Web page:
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Royal Funerals

Death is a messy situation. Emotions are high. With the death of Queen Elizabeth II, the UK went into 12 days of national mourning. Mourning and doing it in such a public light must be difficult. Often when we think of mourning the image of the Victorian widow in all black may conjure in our minds. Certainly, Queen Victoria's funeral in 1901 broke records at the time with its size and having the most European royalty in one place. But looking back in time many royal funerals didn’t exactly go to plan. Death is messy, and not just emotionally.

The fastest royal funeral is a record supposedly attributed to William the Conqueror. He became king in 1066 after invading England and winning the battle of Hastings. With his new life of luxury and age, the King put on weight. In 1087 while fighting in France William the Conqueror was thrown from his horse and died when the pommel of his saddle was driven into his gut. Due to not being well-liked his room was looted and the body was left unattended before burial. When the King’s body reached the abbey for burial it was several days later. During the funeral when the body was lowered down into the hole it wouldn’t fit. William the conqueror was too large and tall and as the gravediggers forced the body down it ruptured flinging fluid, gas, and rotting organs at the mourners. The funeral was then wrapped up as fast as possible.

Henry I was the son of William the conqueror. His funeral in 1135 didn’t go much better. Henry I died after a short illness, although many sources say he died because he ate an eel. Something his doctors advised him against. Henry’s Body was wrapped in animal hides and covered in salt but still by the time of his funeral black gruesome fluid was spilling from the body. The noxious substance was said to have caused the death of some of the attendants to the body.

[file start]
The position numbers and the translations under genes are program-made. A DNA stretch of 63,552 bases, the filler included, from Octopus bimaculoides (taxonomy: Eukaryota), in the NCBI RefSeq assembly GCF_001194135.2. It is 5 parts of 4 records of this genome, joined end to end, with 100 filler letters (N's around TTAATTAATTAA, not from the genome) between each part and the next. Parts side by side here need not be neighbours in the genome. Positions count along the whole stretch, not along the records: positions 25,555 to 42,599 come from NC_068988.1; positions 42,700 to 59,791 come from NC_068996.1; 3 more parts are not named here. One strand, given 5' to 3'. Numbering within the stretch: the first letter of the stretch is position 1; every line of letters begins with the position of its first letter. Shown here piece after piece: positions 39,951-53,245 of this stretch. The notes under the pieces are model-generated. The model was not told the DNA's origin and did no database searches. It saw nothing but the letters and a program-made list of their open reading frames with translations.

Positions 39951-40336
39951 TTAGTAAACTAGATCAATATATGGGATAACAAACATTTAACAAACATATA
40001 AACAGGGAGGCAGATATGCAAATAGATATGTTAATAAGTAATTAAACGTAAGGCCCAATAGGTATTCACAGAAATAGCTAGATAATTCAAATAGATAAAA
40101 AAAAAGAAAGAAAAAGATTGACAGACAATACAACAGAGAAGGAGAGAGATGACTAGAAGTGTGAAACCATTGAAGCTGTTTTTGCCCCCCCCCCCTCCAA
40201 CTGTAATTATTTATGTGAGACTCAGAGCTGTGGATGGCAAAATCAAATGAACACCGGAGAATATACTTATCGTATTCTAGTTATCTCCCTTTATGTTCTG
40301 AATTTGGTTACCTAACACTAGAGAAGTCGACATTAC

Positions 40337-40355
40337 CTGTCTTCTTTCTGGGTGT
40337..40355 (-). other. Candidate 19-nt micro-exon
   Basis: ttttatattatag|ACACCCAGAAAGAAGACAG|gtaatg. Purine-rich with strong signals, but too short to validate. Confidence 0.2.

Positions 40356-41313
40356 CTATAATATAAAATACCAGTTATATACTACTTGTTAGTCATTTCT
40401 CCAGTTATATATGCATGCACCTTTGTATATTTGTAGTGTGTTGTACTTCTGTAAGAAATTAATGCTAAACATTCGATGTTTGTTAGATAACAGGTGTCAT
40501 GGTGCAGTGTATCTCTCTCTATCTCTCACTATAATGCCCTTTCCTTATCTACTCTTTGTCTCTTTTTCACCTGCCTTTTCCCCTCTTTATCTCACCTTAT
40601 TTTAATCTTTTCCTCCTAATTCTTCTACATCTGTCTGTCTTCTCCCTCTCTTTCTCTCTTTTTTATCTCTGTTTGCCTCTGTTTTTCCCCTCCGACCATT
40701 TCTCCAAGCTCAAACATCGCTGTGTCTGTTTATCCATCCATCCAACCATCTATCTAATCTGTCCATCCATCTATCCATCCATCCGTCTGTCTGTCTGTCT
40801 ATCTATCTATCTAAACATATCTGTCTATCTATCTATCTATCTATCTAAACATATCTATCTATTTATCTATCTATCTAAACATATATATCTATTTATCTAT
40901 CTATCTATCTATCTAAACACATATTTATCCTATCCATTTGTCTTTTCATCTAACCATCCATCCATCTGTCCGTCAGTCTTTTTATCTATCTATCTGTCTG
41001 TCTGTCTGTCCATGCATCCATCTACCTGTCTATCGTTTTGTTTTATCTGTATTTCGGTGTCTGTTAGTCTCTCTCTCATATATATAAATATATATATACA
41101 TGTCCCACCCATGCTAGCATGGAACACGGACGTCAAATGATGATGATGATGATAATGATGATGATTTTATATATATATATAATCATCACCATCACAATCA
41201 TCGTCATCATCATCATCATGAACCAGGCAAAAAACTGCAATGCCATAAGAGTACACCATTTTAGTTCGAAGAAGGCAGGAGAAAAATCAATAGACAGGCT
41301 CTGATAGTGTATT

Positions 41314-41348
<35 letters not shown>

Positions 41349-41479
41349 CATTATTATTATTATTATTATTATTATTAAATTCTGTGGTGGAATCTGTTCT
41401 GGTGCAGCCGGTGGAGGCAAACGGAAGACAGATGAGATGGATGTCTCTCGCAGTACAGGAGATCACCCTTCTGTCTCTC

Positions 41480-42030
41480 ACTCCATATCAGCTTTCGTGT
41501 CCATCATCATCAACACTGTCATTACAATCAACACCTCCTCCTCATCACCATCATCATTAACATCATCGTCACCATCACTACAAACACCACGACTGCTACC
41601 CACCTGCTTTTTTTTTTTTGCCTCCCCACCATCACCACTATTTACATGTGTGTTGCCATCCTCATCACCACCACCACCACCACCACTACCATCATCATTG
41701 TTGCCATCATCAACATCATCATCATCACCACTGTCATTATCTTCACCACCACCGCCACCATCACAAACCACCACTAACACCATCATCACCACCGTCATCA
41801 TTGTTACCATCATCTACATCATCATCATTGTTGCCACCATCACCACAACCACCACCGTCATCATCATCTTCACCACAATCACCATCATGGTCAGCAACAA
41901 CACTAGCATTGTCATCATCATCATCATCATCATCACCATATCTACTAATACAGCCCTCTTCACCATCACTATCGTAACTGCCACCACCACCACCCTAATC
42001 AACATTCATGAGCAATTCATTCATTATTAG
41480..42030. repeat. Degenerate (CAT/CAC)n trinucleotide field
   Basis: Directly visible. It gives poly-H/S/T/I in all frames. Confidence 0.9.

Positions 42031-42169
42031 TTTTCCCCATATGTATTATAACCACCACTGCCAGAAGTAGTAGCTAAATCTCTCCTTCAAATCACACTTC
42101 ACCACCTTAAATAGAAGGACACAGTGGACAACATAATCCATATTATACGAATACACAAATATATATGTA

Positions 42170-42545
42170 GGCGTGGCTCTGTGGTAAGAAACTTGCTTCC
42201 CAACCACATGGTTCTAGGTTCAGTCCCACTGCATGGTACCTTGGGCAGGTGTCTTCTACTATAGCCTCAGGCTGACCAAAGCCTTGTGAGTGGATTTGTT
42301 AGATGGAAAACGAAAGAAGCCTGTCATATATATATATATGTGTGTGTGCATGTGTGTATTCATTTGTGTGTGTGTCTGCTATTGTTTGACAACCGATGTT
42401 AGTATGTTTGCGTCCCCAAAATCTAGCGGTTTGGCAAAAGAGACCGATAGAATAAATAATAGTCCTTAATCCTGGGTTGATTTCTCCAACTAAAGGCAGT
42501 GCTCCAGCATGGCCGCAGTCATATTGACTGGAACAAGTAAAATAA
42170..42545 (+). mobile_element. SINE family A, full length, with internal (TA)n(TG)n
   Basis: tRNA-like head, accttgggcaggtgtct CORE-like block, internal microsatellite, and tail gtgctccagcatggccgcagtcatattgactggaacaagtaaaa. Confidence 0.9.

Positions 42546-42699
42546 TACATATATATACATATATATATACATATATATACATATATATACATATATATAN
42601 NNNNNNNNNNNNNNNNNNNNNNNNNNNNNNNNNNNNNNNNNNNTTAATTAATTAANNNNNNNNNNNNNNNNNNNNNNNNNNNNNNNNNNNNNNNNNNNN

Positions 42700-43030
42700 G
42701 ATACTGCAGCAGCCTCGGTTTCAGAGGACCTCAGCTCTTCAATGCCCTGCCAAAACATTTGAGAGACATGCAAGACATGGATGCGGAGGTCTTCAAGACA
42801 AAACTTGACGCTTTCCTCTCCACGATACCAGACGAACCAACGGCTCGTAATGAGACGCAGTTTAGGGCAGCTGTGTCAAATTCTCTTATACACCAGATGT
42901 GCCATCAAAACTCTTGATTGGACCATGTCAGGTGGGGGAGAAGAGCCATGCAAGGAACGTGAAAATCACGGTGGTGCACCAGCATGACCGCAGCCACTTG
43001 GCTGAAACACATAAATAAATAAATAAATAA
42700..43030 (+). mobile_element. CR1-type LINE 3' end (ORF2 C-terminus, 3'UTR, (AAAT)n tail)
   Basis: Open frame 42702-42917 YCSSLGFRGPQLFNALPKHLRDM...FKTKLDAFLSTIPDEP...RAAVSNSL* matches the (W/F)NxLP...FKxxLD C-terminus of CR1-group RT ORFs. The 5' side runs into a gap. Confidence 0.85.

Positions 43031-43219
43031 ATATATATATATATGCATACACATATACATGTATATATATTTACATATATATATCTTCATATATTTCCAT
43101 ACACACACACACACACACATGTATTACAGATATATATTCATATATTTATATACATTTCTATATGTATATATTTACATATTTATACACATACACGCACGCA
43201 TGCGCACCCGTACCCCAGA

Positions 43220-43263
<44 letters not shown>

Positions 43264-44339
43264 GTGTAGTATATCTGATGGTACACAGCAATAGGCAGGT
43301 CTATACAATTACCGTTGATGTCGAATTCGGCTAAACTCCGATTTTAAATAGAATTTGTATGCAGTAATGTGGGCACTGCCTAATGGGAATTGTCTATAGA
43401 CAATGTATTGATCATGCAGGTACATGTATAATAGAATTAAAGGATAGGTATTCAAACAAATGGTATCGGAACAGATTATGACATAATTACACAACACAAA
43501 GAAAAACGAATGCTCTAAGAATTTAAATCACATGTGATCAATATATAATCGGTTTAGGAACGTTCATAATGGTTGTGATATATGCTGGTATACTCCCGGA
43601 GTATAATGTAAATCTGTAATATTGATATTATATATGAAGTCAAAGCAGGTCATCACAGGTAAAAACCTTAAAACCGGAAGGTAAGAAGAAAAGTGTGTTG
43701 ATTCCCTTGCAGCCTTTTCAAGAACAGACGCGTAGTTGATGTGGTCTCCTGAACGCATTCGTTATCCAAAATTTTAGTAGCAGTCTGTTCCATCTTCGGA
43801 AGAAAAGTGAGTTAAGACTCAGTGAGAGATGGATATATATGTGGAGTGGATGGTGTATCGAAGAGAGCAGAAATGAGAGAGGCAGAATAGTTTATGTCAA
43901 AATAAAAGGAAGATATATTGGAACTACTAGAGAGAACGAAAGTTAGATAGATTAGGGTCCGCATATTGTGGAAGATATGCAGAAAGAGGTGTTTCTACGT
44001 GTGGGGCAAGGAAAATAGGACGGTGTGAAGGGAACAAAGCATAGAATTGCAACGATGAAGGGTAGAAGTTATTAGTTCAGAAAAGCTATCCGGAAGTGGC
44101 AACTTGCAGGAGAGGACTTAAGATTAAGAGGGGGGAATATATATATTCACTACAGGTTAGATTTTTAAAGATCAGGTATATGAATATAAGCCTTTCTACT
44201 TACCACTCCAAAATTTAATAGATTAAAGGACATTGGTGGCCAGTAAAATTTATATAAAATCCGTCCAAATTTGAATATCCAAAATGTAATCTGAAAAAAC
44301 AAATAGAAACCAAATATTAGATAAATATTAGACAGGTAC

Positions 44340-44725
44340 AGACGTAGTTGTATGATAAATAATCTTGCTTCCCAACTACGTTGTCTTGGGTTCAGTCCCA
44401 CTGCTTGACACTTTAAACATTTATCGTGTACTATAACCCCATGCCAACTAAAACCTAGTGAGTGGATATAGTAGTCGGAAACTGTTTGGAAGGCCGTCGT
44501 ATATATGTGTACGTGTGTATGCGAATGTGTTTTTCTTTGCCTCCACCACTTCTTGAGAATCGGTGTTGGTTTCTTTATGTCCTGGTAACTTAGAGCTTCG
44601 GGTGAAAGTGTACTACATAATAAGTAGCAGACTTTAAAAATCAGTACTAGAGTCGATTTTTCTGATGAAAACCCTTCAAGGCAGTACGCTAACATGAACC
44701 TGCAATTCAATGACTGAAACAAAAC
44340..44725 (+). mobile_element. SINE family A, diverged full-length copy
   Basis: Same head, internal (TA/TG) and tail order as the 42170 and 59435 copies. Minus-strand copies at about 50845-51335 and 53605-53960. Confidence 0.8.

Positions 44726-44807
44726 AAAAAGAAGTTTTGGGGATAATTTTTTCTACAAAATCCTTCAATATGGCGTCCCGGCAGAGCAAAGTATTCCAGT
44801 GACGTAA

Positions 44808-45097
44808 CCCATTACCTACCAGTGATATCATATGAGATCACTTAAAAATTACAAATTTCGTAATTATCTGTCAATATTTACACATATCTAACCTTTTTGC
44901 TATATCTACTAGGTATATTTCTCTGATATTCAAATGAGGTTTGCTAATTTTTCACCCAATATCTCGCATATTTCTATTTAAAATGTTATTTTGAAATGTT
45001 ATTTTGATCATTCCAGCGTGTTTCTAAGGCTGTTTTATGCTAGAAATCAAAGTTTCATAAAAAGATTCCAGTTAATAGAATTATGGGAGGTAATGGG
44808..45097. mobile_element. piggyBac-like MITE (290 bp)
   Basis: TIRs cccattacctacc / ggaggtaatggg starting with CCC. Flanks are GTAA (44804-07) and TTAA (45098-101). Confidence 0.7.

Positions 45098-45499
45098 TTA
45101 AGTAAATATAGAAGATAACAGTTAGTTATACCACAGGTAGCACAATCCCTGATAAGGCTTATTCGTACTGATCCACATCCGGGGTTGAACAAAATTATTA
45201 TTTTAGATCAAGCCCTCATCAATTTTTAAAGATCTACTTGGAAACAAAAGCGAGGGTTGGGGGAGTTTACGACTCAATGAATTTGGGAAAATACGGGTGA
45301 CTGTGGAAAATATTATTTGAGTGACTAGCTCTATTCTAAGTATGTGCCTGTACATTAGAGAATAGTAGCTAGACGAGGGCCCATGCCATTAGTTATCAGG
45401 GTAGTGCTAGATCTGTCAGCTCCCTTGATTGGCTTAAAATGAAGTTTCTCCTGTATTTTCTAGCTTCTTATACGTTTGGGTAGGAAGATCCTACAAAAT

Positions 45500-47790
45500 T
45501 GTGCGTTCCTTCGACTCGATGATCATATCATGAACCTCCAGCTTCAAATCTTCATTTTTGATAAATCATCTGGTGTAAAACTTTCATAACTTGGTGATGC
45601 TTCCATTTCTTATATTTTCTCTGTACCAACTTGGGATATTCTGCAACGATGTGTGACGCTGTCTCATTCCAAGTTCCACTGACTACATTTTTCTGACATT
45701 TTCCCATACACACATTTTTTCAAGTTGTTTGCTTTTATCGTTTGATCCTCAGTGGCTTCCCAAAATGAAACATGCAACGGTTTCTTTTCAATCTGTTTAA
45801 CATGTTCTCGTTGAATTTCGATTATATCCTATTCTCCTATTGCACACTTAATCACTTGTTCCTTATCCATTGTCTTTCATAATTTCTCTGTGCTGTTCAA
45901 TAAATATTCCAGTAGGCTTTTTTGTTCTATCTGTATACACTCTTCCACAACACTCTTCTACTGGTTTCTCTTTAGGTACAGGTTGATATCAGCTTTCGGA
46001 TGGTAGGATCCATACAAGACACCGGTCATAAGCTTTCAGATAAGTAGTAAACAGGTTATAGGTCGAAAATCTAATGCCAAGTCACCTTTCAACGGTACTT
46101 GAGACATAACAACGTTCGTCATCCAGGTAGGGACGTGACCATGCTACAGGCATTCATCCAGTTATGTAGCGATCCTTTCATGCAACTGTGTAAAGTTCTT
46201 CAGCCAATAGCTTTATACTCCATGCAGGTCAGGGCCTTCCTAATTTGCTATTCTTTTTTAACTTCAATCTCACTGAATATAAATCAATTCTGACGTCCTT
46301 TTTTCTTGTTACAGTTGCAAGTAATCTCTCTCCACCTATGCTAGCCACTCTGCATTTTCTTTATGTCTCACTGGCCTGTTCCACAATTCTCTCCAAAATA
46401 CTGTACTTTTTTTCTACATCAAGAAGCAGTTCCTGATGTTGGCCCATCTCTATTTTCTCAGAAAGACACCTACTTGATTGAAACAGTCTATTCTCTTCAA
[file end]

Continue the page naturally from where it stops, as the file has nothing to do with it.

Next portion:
From one Henry to another, Henry VIII funeral in 1547 didn’t exactly go to plan either. While transporting Henry VIII’s body to Windsor, the funeral party stopped overnight at Syon House. There are many rumours and speculations about what happened to the King’s body that night. The most unlikely being that Henry’s body was partially mauled by a dog. The next more likely was that Henry’s body was leaking out of the coffin and being licked by dogs. Thirdly it was rumoured that his body had exploded inside his coffin due to the build-up of gas.

Elizabeth I was the daughter of Henry VIII and it was remarked that her body underwent a similar fate. Elizabeth died in 1603 after 45 years on the throne. The Queen made it clear that she did not want her body disembowelled and embalmed after death as was customary, but her wishes were ignored. Her body was placed in a lead-lined wooden coffin. While the coffin was being watched over there were reports of a load crack as Elizabeth I body was pushed from the coffin. The force from the rotting gas was said to splinter the wood and lead lining of the coffin.

Today death is sanitised and behind closed curtains. But, as we have learnt today, that wasn’t always the case.

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